I recently visited the British Motor Museum, formerly known as the Heritage Motor Centre at Gaydon, Warwickshire to view a thought provoking, new exhibition which explores the future of the motor car called “The Car. The Future. Me.” showing until July 2020.
Do you remember your first motor car? My first car was a well – worn yellow old Ford Thames Van. Despite its age and tendency to break down on many occasions I loved that car and it served me well for several years. Today, I drive a petrol fuelled 3 litre BMW Z4 and I love to drive it! Like many, I am in love with driving and my car.
The way I drive, the way I handle a car, is an expression of my inner feelings.
Over the past 100 years, the motor car has made a big difference to social mobility around the world but we now live in a society which has a much greater concern and awareness for the environment. It is now accepted that our motor cars make a significant contribution to climate change because of their harmful emissions so what does the future hold for personal and social transport systems?
Today our streets are more congested than ever before but with rapidly changing developments in new technology, means the car as we know it, is changing very quickly.
The exhibition begins by looking back at the inventors of the first cars, electric motor vehicles are nothing new! Visitors can discover what designers in the 20th century thought the cars of today would look like and whether their predictions have come true!
I’ve always been into cars. Cars are part of our genetic makeup. It’s unavoidable.
The exhibition explores the latest car technology, looking at how electric cars work and poses questions about the way forward, is electric the best solution for today’s roads and travel. Or is there another alternative? Visitors discover the world of autonomous vehicles, how much technology is in our cars today and how connected, shared transport systems might be closer to reality than we think. Trials of autonomous vehicles have already taken place across the country, including Milton Keynes.
Included in the exhibition are visions of the future from times past, such as the Triumph XL90 conceived in 1967 as the car of the year 2000, right up to the latest Aurrigo PodZero autonomous pod, which is built in Coventry and is playing a crucial role in the first international trials of driverless vehicles for communities with reduced mobility.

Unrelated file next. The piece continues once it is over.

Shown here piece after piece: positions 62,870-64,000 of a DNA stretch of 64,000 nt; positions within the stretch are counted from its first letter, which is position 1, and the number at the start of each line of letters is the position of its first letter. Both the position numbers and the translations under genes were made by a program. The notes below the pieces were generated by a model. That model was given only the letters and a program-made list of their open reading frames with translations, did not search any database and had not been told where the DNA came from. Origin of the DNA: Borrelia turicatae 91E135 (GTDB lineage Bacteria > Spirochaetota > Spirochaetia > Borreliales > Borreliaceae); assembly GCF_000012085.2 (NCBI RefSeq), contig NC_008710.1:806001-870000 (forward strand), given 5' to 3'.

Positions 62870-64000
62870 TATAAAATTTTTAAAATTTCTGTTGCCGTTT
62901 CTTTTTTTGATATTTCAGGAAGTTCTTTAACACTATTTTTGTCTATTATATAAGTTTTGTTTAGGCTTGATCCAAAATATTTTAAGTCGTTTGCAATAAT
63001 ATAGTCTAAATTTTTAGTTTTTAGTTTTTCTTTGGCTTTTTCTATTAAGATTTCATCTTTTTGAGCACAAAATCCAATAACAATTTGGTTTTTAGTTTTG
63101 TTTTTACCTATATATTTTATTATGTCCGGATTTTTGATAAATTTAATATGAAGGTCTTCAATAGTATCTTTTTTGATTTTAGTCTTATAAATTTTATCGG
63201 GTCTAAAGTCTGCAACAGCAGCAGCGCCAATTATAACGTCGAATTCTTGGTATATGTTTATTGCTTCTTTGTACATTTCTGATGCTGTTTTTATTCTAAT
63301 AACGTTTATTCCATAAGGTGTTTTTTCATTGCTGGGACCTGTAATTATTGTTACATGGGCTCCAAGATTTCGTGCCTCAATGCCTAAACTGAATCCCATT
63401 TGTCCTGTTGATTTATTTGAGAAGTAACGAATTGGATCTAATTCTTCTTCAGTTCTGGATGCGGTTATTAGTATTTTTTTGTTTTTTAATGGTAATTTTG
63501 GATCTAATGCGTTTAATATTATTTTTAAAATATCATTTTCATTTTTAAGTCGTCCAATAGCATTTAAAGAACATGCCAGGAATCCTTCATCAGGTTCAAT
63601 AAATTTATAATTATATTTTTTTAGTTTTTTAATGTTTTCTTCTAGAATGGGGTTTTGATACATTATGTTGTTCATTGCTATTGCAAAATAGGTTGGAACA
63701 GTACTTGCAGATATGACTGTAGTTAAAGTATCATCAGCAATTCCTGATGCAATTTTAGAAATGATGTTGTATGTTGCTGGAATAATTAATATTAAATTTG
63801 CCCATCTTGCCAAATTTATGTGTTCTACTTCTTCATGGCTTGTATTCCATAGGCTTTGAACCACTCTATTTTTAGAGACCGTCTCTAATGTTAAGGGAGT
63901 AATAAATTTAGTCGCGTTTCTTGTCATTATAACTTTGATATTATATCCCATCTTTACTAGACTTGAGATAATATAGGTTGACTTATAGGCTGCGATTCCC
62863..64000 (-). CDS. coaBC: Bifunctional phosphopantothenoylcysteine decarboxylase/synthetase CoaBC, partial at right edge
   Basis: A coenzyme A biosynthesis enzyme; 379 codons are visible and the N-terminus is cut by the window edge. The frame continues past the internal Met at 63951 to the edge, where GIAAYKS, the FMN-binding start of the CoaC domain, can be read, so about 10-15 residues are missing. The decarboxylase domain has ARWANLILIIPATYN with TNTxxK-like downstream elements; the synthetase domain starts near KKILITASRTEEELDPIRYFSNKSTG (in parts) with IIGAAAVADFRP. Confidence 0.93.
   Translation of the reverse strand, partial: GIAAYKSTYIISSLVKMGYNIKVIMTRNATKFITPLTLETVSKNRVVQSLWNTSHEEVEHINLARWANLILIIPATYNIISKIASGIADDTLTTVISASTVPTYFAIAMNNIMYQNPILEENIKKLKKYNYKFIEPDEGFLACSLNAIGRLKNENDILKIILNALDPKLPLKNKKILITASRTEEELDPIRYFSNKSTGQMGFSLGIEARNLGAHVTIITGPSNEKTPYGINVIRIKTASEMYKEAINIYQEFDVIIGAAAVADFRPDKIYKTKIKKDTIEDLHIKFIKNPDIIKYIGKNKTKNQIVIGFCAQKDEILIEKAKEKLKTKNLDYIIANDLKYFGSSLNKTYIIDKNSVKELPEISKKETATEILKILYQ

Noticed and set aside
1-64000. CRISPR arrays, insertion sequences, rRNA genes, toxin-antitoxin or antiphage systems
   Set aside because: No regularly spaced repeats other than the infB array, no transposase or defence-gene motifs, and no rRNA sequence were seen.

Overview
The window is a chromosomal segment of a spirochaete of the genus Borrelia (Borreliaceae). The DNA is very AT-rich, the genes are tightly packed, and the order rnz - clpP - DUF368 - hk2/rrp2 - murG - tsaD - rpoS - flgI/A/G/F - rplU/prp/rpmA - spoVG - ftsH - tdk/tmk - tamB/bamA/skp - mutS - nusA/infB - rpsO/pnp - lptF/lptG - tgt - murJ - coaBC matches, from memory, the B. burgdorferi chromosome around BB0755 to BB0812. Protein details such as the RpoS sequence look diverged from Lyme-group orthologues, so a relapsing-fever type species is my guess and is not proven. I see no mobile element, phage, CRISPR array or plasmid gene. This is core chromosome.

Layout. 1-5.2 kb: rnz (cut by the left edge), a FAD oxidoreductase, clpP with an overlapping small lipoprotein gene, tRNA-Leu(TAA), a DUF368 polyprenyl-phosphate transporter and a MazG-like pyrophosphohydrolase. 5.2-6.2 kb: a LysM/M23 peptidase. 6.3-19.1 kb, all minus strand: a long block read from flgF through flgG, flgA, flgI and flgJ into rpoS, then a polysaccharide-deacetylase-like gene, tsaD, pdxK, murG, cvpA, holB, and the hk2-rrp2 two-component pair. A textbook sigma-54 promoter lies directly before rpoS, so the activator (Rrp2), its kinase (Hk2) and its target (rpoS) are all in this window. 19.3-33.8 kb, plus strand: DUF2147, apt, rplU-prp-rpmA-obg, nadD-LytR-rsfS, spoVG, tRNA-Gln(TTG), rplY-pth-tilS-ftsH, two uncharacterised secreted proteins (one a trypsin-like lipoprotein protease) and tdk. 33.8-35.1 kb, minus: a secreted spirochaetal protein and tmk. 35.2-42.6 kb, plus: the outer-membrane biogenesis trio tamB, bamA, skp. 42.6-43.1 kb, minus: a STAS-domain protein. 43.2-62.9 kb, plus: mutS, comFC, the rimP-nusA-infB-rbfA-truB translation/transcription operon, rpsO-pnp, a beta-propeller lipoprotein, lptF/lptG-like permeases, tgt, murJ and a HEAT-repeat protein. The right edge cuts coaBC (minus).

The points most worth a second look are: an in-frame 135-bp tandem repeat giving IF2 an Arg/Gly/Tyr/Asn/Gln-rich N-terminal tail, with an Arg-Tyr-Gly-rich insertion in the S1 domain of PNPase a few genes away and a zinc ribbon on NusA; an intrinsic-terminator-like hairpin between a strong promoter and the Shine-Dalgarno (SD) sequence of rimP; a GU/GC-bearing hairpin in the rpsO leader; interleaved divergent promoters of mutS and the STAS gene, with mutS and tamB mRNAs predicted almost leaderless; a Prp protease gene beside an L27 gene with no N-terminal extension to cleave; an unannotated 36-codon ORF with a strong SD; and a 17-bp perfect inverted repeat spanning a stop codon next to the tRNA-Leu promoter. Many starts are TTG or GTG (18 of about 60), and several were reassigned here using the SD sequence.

Finally, the exhibition looks ahead to what the future could hold, bringing together visions of designers, engineers and the general public. Visitors get a chance to use their imagination and design what they see as the car of the future.
Stephen Laing, Curator at the British Motor Museum said “We are delighted to be hosting this thought-provoking exhibition which we hope will spark debate amongst our visitors. Will there still be cars in 100 years’ time? How we will drive them? Will we drive at all? As visitors’ journey through the exhibition they will be asked a series of questions about how they think the car might change in the future and how it may affect them. For example, do they like the idea of being a passenger in a fully automatic pod and would they miss driving? Finally, they will be asked to decide how they feel about the future, as it has many unknowns!”
Visitors are left to answer three questions after viewing the exhibition. It is an exhibition which certainly got me thinking about my car and the way in which I use it. Motoring and driving for me is a pleasurable experience which I may find difficult to give up. What kind of world will the classic car enthusiasts be living in around twenty years’ time?
The exhibition poses many questions and tries to provide visitors with some answers. It is an intriguing and thought provoking exhibition which will leave everyone who visits thinking very hard about the future of the motor car and the future of public and personal modes of transport.
I’m a crazy car guy. I’ve got an airplane hangar full of cars.
The exhibition is included within the Museum entrance fee. Museum entry is £14.50 for adults, £12.50 for concessions, £9 for children (5-16 years) and under 5s are FREE. There is also the option to Gift Aid or donate your entry fee and get an Annual Pass in return, at no extra cost.